Good work! 

The feedback is appreciated! 

To be fair, a video game with no video is nothing new. Text adventures are actually honestly one of the oldest forms of video game out there. In addition, the imagination can be a wonderful video player! 

Admittedly, I was planning on implementing visuals in this at first, but time got the better of me and I had to decide not to devote the time to creating the images that I'd need. I may add them in the future. 

In the end, I can understand why you're not fully sold. It's a far more experimental game, and I anticipated it would land as well as my previous projects have. In any case, I am glad to have the input!

Not planning on it! I'd be happy to take a few swings at refining what's here. 

That all is perfectly fair. It can be easy to be attracted by the concept of overthrowing  The Man, only to realize that you become The Man in the process and then become the target of overthrowing. Mutiny is a lot less appealing when you're the target. And, like you mentioned, the real nature of that kind of narrative can vary quite a bit depending on context. T'is why dictators are such popular villains: everyone knows that dictators are most definitely bad people who need to be stopped! As for what we do in their place... we'll burn that bridge when we get to it. 
(It's interesting that you brought up that reading Shakespeare partially alienated you to these sorts of stories; as I mentioned in the description, Macbeth was actually an inspiration for this project, hence the more Shakespearean vernacular at the start.)

As for the exposition angle, I admittedly wanted to keep things vague here. I wasn't certain if I wanted this to be a scene of a corrupt ruler being overthrown by a plucky heroic rebel, or a perfectly adequate ruler being overthrown by a power hungry second in command, or something else entirely. I debated between making it vague or leaning to one or the other, and eventually just went with what sounded best in the moment for the tone. 

And the (lack of) visuals & making the violence less cathartic... I actually initially wanted to incorporate visuals into this, but I just didn't find the time to make the images and incorporate them. Making one for every possible exchange got daunting... quickly. That being said, making the combat less appetizing was partially the goal, so maybe that was for the best.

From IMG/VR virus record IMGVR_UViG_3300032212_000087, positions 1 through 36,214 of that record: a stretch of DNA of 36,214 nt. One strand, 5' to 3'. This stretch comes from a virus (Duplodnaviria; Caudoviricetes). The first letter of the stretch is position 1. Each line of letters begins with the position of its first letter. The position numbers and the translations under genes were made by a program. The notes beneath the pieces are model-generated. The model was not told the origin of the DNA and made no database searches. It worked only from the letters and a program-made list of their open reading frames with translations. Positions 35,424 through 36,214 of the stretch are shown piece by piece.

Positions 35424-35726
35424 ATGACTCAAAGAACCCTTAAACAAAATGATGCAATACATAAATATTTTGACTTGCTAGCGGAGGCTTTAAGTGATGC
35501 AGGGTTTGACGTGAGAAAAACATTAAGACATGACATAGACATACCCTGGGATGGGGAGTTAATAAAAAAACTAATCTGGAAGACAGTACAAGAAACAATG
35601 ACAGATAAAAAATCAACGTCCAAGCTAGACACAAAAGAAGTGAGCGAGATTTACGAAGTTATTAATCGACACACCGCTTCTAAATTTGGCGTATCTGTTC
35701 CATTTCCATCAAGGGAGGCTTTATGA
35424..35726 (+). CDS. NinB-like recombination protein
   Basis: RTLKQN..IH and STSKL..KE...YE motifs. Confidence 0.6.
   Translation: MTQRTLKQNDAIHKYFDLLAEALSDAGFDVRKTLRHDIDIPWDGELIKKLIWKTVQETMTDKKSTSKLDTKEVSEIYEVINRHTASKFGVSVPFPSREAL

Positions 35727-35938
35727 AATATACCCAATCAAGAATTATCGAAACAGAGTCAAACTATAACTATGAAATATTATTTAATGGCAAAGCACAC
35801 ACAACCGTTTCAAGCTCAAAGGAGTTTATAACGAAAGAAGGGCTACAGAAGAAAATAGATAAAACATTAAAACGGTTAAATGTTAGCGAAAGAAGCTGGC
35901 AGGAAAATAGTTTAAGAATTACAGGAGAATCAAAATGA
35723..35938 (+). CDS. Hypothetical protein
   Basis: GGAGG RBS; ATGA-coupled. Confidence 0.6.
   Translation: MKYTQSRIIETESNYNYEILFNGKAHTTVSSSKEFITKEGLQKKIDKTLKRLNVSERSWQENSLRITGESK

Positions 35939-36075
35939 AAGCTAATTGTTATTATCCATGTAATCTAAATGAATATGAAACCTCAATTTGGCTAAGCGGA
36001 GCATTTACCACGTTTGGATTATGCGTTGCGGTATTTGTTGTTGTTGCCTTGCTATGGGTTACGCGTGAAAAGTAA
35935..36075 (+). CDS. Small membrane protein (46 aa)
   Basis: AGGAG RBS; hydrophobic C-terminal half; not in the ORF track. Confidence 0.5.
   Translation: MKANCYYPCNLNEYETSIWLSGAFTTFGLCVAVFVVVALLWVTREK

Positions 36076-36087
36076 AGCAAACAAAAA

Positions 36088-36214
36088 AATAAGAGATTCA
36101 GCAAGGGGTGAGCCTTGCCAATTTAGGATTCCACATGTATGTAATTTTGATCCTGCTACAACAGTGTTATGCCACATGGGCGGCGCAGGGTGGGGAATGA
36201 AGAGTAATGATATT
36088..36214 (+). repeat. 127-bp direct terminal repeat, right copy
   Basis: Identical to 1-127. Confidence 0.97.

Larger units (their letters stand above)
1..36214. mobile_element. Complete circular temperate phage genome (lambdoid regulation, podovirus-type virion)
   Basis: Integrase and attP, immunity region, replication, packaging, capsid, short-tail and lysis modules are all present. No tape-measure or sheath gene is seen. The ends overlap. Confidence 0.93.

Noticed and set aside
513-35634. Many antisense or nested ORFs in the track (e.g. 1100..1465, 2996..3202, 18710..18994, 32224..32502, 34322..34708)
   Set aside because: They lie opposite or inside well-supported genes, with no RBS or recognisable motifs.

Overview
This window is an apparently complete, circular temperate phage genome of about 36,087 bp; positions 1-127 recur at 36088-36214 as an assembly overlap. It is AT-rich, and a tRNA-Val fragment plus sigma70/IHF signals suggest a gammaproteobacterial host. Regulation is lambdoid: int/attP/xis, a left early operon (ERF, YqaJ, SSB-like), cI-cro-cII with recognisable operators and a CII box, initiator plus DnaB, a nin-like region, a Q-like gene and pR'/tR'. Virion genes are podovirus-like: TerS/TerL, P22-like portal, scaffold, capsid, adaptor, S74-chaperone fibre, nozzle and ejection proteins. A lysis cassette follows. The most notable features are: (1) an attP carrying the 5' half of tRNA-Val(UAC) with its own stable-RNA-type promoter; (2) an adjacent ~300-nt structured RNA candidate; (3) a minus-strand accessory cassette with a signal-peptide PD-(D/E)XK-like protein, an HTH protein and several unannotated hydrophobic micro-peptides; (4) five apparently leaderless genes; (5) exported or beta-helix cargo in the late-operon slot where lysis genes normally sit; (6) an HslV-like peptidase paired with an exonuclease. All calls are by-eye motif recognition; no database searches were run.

In any case, I appreciate the comprehensive feedback! 

P.S. In the case of any possible updates, I'll definitely keep the comment about the Axe in mind. 

Thank you for the feedback! Yeah, I did want the combat to have that hopeless feel, partially because I felt it would make for a more interesting narrative than just trying to beat all the guards again and again, and partially because this was a pain to program and programming a separate win condition just didn't feel appealing as a result. 

I am glad to hear that the writing worked in the end! 

Snagged the game on Switch, and I gotta say, after getting to grips with the surprisingly sensitive movement controls, it's a lot of fun to just cruise around. I admittedly find that some of the moments that require more fine movement or that require you to reach a specific place can be finicky, but I'm admittedly not far in. This is more a first impression. Still, a very nice, fun lil' game so far!

You are quite welcome! 

That's a terrifying concept and I'm not sure if I could actually do that with Twine... but I shall keep it in mind! 

I admittedly wasn't entirely sure how to make the proper grammar formatting for each answer as clear as possible. There is also the fact that it was difficult to make the prompts as lenient as I could in terms of grammatical formatting. That being said, I'm glad that factor could still elicit some good laughs! 

I'm very glad to hear you enjoyed the game and also spent a considerable amount of time throwing countless ideas at the wall to see what stuck. Feel free to use any of the weird prompts you generate to make your own strange stories until I manage to figure out how to track everything that every player enters and have an endless pool of stories to tell!

The narrative here has me asking questions... lots of questions. In a short amount of time, it gives me enough info to start piecing conclusions together, but it also still leaves enough unanswered to keep me reading. You've done a solid job with presenting the concept! 

Speaking as someone with limited experience with almost everything remotely involved here, from genre to source material, I strongly appreciate both how incredibly absurd this story is so far and how much you've made it almost overwhelmingly clear that you realize it's absurd. This game knows precisely what it is, and from what I've seen so far, it benefits from that. I also feel like I actually really need to think about what I say, which is good for a game like this! 

You've got a strong basis here so far! Keep it up!

There's an incredibly whimsical and surreal vibe to this, complete with writing that can be fun and oddly verbose at moments. It's a very straightforward narrative, but it's one that keeps you hooked as you play it! It certainly kept my attention. I do also like the small bit of dialogue towards the end that hints at Sven and Stig's lives outside of running into a cave to beat up spiders. 

I want to give particular mention to the combat system. I'm always down for an RPG combat system that gets the player really involved with what's happening beyond simply choosing what to do next, and this memory game attack system is a pretty good take on it! I had a maximum of two attacks, yet it never really felt like it because I couldn't be certain what the sequence would be. Like the rest of the game, it's simple, colorful, a little strange & surreal, and had a very tight grip on my attention. 

Nice work overall!